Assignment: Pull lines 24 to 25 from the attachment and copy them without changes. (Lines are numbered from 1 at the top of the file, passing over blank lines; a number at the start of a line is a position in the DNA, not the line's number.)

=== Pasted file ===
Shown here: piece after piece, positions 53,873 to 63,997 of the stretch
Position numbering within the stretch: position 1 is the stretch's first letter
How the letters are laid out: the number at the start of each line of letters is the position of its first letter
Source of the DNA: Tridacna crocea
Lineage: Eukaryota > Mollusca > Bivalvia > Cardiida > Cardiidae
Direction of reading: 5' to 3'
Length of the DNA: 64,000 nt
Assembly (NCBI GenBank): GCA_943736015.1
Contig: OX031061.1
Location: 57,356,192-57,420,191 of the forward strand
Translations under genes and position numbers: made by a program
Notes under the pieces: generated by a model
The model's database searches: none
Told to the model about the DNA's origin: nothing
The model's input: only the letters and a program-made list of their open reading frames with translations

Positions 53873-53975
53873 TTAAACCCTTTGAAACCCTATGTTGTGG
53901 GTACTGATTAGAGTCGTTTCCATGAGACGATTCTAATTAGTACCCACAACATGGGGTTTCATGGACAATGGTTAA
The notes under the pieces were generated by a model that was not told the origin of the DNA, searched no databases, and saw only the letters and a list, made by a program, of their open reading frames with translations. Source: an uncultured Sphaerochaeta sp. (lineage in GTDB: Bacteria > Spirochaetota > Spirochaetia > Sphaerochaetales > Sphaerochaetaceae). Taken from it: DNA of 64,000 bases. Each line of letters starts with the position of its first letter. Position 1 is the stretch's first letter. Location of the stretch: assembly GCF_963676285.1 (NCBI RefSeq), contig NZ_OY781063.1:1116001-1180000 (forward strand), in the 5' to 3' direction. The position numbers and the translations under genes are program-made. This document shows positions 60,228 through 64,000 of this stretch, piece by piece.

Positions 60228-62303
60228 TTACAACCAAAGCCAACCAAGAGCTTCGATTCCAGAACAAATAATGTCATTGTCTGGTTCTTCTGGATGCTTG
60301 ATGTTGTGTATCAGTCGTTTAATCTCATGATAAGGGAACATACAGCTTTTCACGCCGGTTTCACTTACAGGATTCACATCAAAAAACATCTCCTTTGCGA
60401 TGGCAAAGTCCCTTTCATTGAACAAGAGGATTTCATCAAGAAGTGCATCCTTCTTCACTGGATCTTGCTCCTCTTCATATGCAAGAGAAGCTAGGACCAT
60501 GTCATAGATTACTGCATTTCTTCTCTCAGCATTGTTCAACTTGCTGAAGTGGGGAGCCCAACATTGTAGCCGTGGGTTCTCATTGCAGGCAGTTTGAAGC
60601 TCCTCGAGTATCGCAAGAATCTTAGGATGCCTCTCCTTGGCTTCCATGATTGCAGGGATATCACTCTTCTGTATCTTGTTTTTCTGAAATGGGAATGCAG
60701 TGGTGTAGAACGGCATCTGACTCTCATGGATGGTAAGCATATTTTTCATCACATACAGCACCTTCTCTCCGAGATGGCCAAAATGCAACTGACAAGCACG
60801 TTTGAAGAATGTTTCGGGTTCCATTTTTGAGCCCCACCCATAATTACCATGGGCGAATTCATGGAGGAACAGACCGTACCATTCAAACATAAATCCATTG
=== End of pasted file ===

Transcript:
60501 GTCATAGATTACTGCATTTCTTCTCTCAGCATTGTTCAACTTGCTGAAGTGGGGAGCCCAACATTGTAGCCGTGGGTTCTCATTGCAGGCAGTTTGAAGC
60601 TCCTCGAGTATCGCAAGAATCTTAGGATGCCTCTCCTTGGCTTCCATGATTGCAGGGATATCACTCTTCTGTATCTTGTTTTTCTGAAATGGGAATGCAG